Dallas Cowboys: The Curious Case of Bradlee Anae

(Photo by Joe Robbins/Getty Images)
(Photo by Joe Robbins/Getty Images) /
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Bradlee Anae, EDGE (Photo by Matthew Stockman/Getty Images) /

Dallas Cowboys Analysis: Bradlee Anae

Run Defense

Anae certainly has his highlight moments in run support, but unfortunately, there isn’t much consistency to his game. Adequate mental processing to diagnose runs, poor pad height, adequate lower body strength, and a surprising lack of hand usage in the run game often leave him turned around or driven back by offensive linemen he beats when pass rushing.

Considering how technically sound Anae is as a pass rusher, it is puzzling how lost he can look in the run game. Firstly, he generally struggles to diagnose what type and the direction of the run. This lapse in mental processing causes him to be late when initiating contact at the point of attack.

Because he struggles to diagnose the run, he also stands too tall out of his stance causing his pad height to be higher than it should be. This combined with everything above causes him to be driven back or spun around with ease. Standing too tall out of his stance along with adequate lower body strength prevents him from anchoring against base and dive blocks.

In addition, attacking late at the point attack causes his arms to be in an incorrect position leaving him unable to disengage from blocks to make necessary tackles at the line. Fortunately, these issues are correctable with coaching, and considering the character of Anae, there is a good chance he progresses in this area.

Foot Speed

The 4.93-second 40-yard dash at the combine checks out based on the foot speed he displays on tape. When asked to play in coverage, Anae was forced to chase down the scrambling QB and struggled to get close enough to make a play on him before the QB slid or ran out of bounds. The marginal foot speed also prevents Anae from lining up from the 7 technique and 9 technique positions, positions that could be used more frequently in DC Mike Nolan’s multiple-front defense.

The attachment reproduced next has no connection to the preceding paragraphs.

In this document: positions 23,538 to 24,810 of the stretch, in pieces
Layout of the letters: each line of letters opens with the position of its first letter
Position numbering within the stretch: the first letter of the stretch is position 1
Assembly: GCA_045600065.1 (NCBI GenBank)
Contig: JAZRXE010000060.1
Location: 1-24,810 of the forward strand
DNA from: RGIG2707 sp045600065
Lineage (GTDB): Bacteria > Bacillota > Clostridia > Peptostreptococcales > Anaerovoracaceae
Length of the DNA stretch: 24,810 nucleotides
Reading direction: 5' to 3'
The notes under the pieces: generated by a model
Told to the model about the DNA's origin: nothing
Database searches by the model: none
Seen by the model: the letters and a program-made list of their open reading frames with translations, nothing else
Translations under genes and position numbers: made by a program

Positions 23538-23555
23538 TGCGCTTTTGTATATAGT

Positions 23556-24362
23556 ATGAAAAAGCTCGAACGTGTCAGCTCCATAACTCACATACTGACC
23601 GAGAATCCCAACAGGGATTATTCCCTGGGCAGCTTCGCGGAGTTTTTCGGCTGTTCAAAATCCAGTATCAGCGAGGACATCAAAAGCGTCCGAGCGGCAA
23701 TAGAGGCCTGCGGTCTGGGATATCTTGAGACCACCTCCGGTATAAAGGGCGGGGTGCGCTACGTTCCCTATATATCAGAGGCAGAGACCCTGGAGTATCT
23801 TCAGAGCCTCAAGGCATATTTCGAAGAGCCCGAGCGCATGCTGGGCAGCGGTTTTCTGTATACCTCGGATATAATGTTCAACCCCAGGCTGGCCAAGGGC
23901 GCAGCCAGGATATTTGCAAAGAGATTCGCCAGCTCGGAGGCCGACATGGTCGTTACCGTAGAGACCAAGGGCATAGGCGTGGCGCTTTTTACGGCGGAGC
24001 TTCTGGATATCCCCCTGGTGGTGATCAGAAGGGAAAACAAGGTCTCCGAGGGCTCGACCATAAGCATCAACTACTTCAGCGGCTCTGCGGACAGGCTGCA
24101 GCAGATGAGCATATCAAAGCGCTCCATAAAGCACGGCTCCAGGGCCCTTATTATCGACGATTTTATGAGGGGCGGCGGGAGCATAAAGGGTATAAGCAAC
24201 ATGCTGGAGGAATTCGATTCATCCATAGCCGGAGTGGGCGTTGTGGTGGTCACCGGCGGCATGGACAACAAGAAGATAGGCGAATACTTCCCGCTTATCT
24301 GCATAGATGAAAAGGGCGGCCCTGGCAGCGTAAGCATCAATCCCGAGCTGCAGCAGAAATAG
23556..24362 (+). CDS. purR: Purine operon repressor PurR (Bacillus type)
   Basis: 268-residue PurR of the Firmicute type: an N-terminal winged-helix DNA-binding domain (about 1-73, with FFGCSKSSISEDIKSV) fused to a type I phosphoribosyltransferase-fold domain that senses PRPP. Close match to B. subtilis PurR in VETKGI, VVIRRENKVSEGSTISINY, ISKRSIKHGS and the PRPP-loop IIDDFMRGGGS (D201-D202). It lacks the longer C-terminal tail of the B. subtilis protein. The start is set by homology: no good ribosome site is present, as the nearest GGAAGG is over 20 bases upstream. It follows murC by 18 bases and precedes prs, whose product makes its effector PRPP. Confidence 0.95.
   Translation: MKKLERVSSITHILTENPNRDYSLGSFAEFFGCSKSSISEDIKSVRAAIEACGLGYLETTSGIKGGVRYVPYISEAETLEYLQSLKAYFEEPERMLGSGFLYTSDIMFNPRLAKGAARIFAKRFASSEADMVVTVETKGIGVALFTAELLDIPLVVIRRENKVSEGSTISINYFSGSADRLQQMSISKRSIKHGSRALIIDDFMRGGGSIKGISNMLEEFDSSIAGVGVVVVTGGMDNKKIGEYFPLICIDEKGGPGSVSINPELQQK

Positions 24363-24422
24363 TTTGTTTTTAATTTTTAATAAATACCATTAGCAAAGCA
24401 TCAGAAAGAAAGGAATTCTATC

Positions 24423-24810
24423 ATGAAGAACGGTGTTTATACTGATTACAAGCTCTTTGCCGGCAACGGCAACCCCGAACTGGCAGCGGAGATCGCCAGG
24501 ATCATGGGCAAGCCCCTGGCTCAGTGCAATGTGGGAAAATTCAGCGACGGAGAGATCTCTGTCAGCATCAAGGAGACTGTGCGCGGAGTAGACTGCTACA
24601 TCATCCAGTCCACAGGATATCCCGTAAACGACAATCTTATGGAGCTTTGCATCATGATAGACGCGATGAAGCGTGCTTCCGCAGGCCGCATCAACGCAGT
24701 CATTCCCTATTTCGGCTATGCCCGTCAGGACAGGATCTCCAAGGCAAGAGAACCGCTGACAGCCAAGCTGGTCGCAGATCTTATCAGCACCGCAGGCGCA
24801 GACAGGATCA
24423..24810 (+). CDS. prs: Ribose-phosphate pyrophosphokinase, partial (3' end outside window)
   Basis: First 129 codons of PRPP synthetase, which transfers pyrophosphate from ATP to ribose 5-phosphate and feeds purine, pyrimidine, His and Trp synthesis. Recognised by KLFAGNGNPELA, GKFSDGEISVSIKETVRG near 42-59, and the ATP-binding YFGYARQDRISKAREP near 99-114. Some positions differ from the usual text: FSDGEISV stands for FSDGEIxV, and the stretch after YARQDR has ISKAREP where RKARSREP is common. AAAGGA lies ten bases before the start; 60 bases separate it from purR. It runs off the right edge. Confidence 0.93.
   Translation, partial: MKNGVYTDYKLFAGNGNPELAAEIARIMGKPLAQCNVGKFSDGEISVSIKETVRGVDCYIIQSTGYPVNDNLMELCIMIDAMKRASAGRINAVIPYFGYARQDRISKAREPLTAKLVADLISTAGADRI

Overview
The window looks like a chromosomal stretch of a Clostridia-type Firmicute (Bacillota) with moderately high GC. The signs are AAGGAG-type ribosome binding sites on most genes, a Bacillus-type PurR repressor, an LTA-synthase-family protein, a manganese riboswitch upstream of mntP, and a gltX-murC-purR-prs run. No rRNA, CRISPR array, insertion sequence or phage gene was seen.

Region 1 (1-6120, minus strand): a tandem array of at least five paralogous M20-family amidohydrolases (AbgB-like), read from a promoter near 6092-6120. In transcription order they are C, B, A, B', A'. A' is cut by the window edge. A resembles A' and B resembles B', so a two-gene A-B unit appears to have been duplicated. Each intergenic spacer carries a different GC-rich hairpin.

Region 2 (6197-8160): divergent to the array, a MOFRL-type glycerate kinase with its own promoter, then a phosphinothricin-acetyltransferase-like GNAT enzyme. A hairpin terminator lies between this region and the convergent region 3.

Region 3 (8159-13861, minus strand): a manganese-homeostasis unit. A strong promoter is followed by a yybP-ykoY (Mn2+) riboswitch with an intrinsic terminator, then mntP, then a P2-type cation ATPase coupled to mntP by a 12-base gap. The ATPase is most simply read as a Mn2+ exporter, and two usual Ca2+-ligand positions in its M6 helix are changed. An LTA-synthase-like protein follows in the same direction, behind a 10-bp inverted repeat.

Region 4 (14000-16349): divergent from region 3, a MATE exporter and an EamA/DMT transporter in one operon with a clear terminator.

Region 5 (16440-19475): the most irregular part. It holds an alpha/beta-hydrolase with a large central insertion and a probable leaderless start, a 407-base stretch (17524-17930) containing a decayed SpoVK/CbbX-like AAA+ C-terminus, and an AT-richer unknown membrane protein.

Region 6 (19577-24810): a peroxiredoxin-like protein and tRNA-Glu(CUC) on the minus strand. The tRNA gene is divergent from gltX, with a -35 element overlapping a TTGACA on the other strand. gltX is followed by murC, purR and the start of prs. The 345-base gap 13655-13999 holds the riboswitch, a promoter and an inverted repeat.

Not having the speed to challenge OTs leverage out of their pass set in these positions makes him largely a one-trick pony for his rookie season. However, that isn’t all that bad considering how productive the Ute was as a 5 technique pass rusher for his collegiate team.

Pass Rush Plan (sort of)

Anae is a technician with his pass rush plan utilizing all types of moves to get around OTs. However, when moves don’t work the first time around, he will struggle to pass rush. This is because he doesn’t incorporate a bull rush at the end of his plan.

For one of the more fundamentally sound EDGE rushers in this class, it is puzzling that he doesn’t incorporate a bull rush into his plan as a primary or secondary move. This could be linked to two things: he was asked to contain the edge if the pass rush was unsuccessful, or he knows he doesn’t have the necessary lower body strength to collapse the pocket.

Based on my observations regarding his run defense, I would lean towards the latter being a higher possibility. That said, he will have time to implement a bull rush into his pass rush plan making him an even more lethal EDGE player.